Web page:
Things were calm at first, and then the waves started hitting the shore. AAACK!

(I think this would've worked better in a bigger container).

We had to throw out the feather and the plants. Sheesh, what a mess.

AnnaBeth didn't want to do the geography parts of the badge because she thought we should concentrate on science. I wanted to do them, though, because they seemed fairly easy. So she acquiesced and tried Activity 3 - Where in the World? using a map we found online that shows world oil reserves to color in a map she placed in her Girl Scout notebook with her badge records.

Then she selected one of the countries to study further -- Russia -- for Activity 4 - Around the World ("Pick one country other than your own that supplies the world with oil. Find out about the people who live there.") She read about Russia in a some books we have, including Children Around the World and DK's Geography of the World. This turned out to be one of her favorite parts of the badge.

Overall, this is an interesting badge that you can take in many different directions. It doesn't seem to be a terribly popular badge to do around here -- I'm pretty sure AnnaBeth is the only kid in her troop to earn it. Anyone else out there in blogland working on it?

Early Spring Books

What I've been reading lately:

Carpe Demon
California Demon
Demons Are Forever
Deja Demon
Demon Ex Machina

all by Julie Kenner. I had picked up Demon Ex Machina from the new book shelf at the library, mostly because I thought the title was catchy. It quickly became apparent that there was too much back story to enter the series at that point, so I started with book 1 of the series. Fun, escapist reading, but it got a little redundant reading all 5 books in a row in the space of 2 weeks. Book 4, Deja Demon, was my least favorite of the series, and also the only one I read on the Kindle. I wonder if there's a connection there, since I seem more apt to say a book's writing seems choppy and disjoint if I read it on the Kindle.

Brain Rules by John Medina. Well written, but you know most of this stuff already anyway -- get some exercise, get some sleep, repeat things to remember them etc. etc. My biggest take-away was the discussion of an experiment in which the scent of roses was released while the subjects were doing a task; the scent was also released while they slept that night. The next day the subjects who had performed and then slept in an area with the same smell had better recall than subjects that did not. Hmmm -- I wonder how that applies to homeschooling, since kids sleep in a house that smells the same as their classroom ....

The Hole We're In by Gabrielle Zevin. I wouldn't mind being in a discussion group about this book now -- it's the sort of book you want to talk about afterwards. If I were in a group I'd mention that 1) I thought the end sort of fizzled; 2) Afterwards I had the dreadful feeling that I was supposed to write a paper about the symbolism of Carolyn What's-her-face's lack of nipples, since the book seemed chock-full of imagery specifically designed to give lit majors something to write about; and 3) most of the times when the idea of "holes" was inserted in the plot I was reminded of a lampoon I read of the Left Behind series entitle Right Behind, in which the characters would dramatically pause every time they used the phrase "Right Behind" (including references to someone's right butt cheek) so you could be REALLY REALLY sure to catch that it was SIGNIFICANT ... and then I'd want to giggle at the "hole" reference, because that cast it in a rather silly light ... and I'm still not sure if the author meant it all to be quite so overwrought and silly as it came across to me. Was it self-parody? No clue. This is why I wasn't a lit major.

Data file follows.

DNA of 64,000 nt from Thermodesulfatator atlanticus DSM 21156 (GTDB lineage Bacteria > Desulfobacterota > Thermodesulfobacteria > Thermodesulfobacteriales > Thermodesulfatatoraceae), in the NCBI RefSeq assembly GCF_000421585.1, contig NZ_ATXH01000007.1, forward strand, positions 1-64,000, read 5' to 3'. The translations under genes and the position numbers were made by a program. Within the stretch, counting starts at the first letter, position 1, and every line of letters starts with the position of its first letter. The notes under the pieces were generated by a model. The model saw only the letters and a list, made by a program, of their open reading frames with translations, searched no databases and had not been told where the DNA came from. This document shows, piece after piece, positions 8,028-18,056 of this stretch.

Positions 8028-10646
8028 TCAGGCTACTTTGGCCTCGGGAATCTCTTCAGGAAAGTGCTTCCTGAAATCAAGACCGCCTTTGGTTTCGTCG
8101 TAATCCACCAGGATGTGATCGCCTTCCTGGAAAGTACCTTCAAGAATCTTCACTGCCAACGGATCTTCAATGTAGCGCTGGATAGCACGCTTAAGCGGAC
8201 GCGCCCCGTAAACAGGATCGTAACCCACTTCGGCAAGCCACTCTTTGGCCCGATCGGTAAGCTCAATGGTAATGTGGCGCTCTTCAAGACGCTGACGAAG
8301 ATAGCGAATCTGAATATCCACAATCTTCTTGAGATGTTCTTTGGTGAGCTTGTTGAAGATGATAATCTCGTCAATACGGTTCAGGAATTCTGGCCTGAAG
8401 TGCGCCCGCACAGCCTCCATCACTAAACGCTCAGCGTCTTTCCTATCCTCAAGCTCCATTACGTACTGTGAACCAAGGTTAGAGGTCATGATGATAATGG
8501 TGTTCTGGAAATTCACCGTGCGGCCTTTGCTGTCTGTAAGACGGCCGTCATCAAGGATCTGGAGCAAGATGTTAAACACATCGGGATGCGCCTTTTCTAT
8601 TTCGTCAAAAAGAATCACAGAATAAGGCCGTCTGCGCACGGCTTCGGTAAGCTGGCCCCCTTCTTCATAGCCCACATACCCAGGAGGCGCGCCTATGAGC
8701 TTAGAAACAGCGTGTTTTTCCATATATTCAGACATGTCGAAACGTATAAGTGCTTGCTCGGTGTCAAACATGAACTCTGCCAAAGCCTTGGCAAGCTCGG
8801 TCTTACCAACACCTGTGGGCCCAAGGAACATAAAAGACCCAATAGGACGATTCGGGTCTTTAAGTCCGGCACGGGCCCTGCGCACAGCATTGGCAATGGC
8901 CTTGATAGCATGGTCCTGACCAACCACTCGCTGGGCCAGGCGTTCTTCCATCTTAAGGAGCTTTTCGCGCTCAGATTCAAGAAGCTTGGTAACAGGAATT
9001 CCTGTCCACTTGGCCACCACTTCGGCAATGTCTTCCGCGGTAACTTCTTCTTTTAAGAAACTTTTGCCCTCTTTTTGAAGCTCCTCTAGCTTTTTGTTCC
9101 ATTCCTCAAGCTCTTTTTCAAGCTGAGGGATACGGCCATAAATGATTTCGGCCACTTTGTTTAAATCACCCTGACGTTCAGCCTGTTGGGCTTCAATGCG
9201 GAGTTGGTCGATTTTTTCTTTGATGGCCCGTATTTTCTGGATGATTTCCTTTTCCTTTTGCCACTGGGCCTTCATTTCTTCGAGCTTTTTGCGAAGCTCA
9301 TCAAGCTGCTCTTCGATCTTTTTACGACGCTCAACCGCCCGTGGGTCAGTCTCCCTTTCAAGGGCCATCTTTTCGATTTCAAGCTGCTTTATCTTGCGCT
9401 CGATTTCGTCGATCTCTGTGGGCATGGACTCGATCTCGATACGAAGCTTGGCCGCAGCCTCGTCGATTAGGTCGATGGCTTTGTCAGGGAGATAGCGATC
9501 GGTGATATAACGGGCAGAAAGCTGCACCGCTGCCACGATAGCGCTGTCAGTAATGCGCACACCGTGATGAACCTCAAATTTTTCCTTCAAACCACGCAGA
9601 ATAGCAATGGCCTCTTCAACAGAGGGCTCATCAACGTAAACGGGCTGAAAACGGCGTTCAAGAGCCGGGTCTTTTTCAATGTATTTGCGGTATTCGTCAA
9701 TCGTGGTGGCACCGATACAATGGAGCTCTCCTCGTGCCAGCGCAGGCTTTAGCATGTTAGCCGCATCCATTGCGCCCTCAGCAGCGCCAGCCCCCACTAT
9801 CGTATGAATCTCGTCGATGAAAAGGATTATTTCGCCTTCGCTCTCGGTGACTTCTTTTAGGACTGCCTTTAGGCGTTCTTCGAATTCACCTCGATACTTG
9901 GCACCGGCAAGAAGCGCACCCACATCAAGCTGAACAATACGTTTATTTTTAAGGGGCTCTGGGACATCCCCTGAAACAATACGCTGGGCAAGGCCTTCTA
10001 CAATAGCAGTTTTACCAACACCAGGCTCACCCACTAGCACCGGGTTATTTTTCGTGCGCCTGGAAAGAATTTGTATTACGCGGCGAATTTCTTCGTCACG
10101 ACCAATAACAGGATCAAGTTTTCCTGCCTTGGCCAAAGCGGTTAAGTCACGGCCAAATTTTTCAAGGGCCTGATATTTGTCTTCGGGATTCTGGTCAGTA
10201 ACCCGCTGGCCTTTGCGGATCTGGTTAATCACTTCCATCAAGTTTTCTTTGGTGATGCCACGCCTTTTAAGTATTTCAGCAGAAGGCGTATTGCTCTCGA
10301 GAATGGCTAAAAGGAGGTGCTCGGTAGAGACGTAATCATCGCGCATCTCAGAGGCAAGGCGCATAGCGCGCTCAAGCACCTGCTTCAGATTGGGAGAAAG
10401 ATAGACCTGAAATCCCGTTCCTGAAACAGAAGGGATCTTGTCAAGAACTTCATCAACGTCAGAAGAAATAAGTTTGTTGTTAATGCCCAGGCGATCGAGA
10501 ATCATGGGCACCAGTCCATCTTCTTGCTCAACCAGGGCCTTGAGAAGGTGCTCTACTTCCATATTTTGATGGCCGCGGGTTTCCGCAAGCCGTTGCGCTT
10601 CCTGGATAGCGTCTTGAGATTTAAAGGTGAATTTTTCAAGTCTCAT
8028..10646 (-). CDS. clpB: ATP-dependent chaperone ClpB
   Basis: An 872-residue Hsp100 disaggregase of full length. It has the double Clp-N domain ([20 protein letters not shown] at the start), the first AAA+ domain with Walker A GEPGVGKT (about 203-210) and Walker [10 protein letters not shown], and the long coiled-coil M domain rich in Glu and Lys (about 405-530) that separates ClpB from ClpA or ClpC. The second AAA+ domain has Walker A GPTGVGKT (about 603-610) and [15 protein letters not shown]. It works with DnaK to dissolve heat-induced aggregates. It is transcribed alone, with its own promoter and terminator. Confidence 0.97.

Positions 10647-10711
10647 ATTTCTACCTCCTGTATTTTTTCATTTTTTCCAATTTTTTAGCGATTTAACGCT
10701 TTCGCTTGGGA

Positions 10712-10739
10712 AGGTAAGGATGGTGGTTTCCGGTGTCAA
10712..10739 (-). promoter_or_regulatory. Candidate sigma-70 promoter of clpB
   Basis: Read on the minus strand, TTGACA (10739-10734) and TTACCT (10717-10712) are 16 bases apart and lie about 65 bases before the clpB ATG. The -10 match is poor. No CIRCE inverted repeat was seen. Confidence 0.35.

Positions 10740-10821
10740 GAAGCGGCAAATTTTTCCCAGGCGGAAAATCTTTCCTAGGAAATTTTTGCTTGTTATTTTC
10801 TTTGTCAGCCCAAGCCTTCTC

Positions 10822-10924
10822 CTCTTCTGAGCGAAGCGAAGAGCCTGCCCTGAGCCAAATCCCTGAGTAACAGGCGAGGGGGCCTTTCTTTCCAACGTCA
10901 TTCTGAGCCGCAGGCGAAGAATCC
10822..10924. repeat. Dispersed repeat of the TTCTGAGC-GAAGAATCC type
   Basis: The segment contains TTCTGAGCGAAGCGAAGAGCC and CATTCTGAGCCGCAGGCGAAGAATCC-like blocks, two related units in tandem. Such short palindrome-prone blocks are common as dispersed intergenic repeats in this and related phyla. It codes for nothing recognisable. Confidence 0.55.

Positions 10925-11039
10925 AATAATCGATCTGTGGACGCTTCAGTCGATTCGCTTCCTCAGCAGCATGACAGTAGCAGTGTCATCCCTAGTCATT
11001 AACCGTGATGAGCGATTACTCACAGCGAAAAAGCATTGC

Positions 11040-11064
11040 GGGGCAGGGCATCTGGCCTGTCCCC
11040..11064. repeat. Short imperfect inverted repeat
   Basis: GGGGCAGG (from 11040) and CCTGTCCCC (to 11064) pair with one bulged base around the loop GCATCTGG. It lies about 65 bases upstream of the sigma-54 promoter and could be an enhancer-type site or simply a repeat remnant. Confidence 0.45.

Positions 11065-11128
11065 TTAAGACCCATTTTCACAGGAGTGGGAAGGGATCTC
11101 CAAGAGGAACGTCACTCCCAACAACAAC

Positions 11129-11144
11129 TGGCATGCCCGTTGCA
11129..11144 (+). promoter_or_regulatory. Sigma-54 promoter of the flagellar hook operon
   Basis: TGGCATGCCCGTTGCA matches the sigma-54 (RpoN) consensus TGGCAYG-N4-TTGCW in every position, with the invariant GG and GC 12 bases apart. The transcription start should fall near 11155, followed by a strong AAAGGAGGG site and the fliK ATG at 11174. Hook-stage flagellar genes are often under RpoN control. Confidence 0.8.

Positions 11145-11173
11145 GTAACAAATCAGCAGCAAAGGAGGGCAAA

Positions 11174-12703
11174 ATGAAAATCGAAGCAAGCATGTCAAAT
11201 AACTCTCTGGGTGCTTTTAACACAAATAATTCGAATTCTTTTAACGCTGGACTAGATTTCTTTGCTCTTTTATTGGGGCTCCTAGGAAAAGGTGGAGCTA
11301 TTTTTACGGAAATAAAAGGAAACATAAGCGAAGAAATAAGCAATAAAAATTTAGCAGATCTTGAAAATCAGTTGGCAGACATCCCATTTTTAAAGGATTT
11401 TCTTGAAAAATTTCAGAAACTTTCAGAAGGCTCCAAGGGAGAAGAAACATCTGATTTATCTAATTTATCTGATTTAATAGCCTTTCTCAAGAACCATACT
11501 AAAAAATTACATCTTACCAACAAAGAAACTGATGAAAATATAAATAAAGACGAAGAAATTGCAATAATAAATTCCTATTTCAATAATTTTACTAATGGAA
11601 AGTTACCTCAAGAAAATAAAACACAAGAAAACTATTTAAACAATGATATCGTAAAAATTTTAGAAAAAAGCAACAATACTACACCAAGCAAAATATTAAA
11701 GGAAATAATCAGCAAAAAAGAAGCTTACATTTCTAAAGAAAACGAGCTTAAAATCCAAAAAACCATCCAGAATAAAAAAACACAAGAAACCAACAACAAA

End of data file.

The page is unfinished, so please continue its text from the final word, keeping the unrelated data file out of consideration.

Change Your Brain, Change Your Body by Daniel Amen. Give a child a hammer and he'll decide everything he sees is a nail; give a doctor a brain imaging machine, and he'll think everything he sees happening in your body is related to the pictures he sees on the screen of the machine. And then he'll write a book (okay, lots and lots of books, mountains of books) on the subject. I liked one of his earlier books, and picked this up to see if he had anything new to say. In a word, no. A waste of time. I won't bother listing the ways in which this book annoyed me, because I'd like to forget that I read it.

Monday, April 12, 2010

Not-Really-Weekly Homeschool Report


Analytical Grammar is DONE! Thalia has completed the entire course. Her grammar exercises for the rest of the year will be confined to pencilling in grammatical corrections to her Apologia science textbook (she's contemplating a career in editing just because she thinks some of the errors are stupid and annoying).

In other news, AnnaBeth continues to plod through First Language Lessons. She's currently memorizing "The Height of the Ridiculous", which we also have on CD as part of Linguistic Development Through Poetry Memorization, although a couple of the words are different. We opted to use the FLL version.

In other memorization news, both kids are working on parts in a murder mystery. They're rather vague on when this will be performed.

AnnaBeth is still using the Writing With Ease workbook 3, from which we got the inspiration for our latest read aloud, Time Cat by Lloyd Alexander (having finished Anne of Green Gables last week).

Let's see, in RightStart E math AnnaBeth has been figuring out how to find the area of a parallelogram. From here we'll move on to finding the area of triangles.

AnnaBeth has also been working on several Girl Scout Junior badges as homeschool assignments. She's completed the Oil Up badge, which touched on science as well as geography. And we're starting several of the outdoor badges, which have us investigating native plant species. OVer the weekend we were distributing our April Shower bags, and I kept giving pop quizzes about the trees we were passing (AnnaBeth did fine, even with ones I wasn't sure she knew).